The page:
storeThe General Store was built on this site in 1991 through the combined efforts of fair board members, fair volunteers and Neil Clemens  Construction. All the labor was free. It was the third building to become part of the Antique Village.
The safe in the store, which weighs approximately three tons, was set on the reinforced floor and the side walls were built around it. In 1998 the post office area was added. The mail box stand and the original canvas mail bag were out of a store in Blaine, Michigan. Ray Brothwell owned and operated the store which served the railroad. Ray was born in 1900, died in 1980, the store was torn down after his death. Tim Lavere has donated (on loan) these items in memory of his Uncle Ray.

The most recent donation was the large two piece cabinet that came from the Mill Township Hall where it had sat in the basement for several years.  Other points of interest in the store are an antique telephone switchboard, several antique dishes, a horse hide coat, a baby buggy and many other period items.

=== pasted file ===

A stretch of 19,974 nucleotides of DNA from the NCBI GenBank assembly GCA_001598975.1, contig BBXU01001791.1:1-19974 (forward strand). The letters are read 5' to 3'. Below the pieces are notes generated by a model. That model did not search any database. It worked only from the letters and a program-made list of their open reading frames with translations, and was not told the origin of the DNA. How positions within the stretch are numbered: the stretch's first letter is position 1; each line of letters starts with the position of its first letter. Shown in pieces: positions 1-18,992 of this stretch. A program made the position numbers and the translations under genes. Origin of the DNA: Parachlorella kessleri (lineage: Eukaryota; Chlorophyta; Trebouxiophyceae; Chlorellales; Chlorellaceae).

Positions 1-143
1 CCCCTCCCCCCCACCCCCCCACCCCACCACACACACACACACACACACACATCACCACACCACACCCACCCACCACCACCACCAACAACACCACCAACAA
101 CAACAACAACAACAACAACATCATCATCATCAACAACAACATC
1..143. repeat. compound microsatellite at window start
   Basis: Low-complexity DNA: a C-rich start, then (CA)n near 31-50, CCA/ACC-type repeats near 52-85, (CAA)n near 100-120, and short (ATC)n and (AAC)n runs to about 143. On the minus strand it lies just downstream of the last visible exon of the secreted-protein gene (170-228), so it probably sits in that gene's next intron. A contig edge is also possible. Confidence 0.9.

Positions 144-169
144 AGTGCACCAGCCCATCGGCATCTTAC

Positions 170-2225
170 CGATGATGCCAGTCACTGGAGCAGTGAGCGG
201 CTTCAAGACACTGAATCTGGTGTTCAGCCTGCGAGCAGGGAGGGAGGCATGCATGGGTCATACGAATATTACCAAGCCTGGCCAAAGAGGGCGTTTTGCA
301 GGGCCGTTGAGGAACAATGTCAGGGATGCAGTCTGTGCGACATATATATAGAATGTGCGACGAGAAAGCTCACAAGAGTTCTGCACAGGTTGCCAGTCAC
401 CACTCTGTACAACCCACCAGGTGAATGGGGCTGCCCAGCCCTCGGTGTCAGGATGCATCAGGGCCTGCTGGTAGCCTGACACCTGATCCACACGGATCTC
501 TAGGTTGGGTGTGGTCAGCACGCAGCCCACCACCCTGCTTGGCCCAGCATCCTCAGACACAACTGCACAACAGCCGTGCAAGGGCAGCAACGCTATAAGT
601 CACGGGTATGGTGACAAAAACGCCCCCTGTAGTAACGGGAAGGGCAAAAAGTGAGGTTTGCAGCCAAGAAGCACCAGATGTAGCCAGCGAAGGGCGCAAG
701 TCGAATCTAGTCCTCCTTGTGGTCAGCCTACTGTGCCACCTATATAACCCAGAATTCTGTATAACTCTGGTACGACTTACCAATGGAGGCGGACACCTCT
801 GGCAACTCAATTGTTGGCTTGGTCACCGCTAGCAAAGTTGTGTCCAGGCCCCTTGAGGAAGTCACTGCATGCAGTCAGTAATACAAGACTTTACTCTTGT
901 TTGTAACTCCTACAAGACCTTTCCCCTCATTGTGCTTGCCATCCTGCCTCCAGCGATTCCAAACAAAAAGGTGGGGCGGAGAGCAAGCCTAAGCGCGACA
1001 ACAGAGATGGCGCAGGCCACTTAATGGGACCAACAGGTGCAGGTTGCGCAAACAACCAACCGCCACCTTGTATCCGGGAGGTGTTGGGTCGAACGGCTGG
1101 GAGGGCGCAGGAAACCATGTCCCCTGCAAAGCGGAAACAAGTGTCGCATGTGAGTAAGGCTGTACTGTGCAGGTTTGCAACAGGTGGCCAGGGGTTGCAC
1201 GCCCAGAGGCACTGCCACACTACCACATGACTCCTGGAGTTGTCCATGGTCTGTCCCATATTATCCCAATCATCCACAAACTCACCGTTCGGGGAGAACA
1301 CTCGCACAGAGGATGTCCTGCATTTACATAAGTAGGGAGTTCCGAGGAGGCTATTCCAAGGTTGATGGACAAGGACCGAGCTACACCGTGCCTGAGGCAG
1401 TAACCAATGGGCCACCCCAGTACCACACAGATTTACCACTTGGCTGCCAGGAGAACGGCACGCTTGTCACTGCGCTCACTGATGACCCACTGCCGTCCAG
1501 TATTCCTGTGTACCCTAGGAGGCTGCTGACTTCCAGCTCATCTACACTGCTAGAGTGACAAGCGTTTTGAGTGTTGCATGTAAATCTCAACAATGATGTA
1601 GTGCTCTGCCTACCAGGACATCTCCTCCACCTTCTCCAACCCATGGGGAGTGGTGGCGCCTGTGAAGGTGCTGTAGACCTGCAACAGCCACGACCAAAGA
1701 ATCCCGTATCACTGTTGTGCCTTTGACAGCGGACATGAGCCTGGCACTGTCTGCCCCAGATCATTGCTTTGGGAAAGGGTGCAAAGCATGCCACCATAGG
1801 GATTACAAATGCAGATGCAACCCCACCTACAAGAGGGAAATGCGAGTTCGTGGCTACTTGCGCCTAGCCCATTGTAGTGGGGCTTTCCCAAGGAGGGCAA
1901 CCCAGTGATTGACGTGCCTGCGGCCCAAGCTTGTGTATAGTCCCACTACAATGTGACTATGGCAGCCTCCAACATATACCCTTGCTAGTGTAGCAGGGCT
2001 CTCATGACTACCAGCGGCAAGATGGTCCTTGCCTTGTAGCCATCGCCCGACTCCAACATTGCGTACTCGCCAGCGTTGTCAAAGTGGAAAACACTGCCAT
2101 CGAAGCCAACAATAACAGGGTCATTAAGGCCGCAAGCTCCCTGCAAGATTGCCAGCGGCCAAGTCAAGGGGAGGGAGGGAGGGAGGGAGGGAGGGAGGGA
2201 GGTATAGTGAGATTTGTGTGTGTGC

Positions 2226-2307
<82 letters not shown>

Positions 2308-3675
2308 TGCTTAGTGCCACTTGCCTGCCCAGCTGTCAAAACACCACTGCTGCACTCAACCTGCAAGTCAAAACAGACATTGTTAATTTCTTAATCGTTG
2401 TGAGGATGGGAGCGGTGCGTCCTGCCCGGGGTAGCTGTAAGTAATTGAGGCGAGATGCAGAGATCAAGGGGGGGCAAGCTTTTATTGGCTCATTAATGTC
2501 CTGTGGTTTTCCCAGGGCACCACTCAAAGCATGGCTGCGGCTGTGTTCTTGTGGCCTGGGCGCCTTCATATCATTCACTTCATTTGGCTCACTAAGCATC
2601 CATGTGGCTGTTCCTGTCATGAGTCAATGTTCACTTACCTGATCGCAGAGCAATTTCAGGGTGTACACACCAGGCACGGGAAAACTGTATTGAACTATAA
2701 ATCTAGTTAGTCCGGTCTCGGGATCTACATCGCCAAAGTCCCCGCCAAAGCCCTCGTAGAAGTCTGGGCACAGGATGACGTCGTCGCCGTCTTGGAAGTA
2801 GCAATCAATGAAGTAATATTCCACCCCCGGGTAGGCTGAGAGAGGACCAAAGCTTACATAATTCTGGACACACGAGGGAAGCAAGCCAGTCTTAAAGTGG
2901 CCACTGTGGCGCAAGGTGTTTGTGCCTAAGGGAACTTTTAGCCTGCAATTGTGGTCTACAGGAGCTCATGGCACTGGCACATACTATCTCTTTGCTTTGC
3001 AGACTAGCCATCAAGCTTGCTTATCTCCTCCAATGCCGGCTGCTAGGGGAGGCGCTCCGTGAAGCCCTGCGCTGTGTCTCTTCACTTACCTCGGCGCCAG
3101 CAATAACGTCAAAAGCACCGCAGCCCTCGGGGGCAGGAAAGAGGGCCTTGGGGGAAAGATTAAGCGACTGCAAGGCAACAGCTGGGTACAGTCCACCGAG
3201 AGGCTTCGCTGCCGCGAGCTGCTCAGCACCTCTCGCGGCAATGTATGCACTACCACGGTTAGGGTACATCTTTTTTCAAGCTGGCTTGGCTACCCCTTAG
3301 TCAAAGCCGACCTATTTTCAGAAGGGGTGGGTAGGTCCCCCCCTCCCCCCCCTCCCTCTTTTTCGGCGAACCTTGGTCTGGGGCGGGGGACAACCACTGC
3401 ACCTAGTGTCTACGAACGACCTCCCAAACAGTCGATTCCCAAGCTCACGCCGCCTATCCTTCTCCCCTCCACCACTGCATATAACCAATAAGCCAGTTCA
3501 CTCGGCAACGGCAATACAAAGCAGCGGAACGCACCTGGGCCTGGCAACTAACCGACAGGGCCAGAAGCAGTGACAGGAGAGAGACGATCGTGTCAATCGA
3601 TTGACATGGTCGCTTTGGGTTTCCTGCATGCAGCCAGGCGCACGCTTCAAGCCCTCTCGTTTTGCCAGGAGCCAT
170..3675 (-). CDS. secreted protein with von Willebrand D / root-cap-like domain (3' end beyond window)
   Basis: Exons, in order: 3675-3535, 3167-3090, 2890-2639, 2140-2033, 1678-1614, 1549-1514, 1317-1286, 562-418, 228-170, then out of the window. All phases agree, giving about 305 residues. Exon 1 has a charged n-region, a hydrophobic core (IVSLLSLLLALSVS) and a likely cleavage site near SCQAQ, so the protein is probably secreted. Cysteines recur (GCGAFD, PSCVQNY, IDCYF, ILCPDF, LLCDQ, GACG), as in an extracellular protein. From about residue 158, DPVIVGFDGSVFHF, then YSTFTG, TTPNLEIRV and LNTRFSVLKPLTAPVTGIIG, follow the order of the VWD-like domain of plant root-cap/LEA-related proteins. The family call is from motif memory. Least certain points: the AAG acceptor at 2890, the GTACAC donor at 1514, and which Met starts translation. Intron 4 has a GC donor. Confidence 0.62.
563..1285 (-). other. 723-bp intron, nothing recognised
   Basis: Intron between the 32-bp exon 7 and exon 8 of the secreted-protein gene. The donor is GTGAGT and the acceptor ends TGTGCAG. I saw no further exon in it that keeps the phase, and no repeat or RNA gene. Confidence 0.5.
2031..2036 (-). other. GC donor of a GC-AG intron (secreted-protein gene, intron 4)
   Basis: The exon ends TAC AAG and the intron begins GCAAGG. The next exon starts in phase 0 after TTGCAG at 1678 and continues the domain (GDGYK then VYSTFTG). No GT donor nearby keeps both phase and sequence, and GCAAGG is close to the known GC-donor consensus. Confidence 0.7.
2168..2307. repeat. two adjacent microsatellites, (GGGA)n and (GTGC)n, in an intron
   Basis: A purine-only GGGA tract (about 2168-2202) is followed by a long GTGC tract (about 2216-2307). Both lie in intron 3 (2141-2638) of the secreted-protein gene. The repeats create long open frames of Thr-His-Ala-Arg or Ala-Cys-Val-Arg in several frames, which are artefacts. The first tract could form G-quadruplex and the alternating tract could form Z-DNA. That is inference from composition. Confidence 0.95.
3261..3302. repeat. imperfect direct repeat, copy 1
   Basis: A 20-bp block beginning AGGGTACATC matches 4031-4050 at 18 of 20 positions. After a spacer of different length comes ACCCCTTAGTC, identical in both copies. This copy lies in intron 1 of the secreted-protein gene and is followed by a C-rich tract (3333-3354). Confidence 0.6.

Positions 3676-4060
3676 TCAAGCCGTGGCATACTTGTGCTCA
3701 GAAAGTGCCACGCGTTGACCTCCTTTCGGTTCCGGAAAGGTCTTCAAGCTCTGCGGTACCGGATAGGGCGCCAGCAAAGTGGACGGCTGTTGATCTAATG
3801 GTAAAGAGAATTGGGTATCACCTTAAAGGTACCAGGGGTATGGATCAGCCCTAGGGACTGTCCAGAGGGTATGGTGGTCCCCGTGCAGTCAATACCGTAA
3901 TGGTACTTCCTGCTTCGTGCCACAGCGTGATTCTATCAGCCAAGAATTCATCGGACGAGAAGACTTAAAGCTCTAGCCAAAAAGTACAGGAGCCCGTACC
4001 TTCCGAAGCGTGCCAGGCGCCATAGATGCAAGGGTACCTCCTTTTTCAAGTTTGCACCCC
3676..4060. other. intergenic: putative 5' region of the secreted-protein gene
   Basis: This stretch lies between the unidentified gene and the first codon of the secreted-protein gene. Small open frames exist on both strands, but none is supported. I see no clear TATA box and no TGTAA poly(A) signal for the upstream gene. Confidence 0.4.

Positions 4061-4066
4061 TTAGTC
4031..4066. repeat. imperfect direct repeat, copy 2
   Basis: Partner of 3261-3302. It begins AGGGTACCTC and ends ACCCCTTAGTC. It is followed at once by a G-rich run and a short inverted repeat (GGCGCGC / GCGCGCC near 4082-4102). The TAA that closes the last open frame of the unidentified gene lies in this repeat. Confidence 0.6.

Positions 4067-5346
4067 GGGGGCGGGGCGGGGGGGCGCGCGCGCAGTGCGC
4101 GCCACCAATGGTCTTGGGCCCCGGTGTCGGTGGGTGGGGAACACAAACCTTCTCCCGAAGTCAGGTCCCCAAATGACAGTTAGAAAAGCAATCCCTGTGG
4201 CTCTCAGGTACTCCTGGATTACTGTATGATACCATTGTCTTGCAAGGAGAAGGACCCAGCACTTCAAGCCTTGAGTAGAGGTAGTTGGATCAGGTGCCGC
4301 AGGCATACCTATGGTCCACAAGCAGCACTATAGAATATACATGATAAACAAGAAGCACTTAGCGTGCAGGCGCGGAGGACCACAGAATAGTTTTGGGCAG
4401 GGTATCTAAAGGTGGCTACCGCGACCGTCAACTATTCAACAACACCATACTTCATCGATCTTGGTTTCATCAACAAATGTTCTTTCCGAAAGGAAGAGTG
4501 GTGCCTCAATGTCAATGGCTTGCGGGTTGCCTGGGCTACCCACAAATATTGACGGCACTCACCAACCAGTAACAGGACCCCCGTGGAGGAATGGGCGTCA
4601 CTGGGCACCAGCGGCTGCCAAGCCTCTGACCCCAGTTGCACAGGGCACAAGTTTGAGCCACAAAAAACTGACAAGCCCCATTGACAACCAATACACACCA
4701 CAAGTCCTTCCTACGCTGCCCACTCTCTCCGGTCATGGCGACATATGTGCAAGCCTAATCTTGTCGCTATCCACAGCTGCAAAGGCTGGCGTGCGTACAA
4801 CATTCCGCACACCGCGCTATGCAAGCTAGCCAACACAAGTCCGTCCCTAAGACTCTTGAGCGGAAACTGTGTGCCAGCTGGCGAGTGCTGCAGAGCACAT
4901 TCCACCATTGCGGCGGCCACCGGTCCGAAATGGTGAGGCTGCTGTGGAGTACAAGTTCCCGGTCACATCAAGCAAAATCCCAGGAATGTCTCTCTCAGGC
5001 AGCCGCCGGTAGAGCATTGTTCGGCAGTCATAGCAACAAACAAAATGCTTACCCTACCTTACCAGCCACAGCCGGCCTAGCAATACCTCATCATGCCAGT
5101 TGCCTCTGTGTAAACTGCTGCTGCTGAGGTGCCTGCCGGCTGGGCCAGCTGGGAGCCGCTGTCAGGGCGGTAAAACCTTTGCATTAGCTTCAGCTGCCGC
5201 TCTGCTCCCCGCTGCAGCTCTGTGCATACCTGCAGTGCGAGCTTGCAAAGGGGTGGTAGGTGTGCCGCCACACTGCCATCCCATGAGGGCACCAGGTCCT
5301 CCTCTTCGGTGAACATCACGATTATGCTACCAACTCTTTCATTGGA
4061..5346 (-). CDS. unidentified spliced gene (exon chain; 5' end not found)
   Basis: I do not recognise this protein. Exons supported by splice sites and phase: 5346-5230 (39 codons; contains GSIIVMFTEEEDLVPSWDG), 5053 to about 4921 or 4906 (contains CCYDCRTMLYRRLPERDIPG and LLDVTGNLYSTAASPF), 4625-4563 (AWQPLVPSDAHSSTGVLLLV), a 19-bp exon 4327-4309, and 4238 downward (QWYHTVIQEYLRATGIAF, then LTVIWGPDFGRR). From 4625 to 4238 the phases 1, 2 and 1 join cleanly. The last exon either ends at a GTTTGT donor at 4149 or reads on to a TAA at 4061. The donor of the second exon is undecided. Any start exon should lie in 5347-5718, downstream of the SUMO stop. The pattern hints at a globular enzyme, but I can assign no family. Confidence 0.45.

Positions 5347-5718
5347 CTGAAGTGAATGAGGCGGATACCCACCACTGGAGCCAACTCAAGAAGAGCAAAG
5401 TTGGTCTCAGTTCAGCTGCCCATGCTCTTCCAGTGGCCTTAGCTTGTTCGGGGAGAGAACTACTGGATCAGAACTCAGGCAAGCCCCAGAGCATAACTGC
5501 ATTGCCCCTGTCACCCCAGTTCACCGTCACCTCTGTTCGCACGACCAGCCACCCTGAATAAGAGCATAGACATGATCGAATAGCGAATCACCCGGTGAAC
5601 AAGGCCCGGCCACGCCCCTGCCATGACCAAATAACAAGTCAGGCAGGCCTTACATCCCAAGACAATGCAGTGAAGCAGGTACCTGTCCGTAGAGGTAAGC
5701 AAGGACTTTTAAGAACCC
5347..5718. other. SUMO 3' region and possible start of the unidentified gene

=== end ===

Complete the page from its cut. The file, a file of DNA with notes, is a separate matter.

During fair week, penny candy, popcorn, and other tasty treats can be purchased inside the store. The General Store is the place to see wood carvers and other crafters demonstrating their trades. By chance you may be asked to sample home made ice cream on the front porch. For more information about fair week activities in the General Store just ask one of the  friendly volunteers inside.


The Ogemaw State Forest Bunkhouse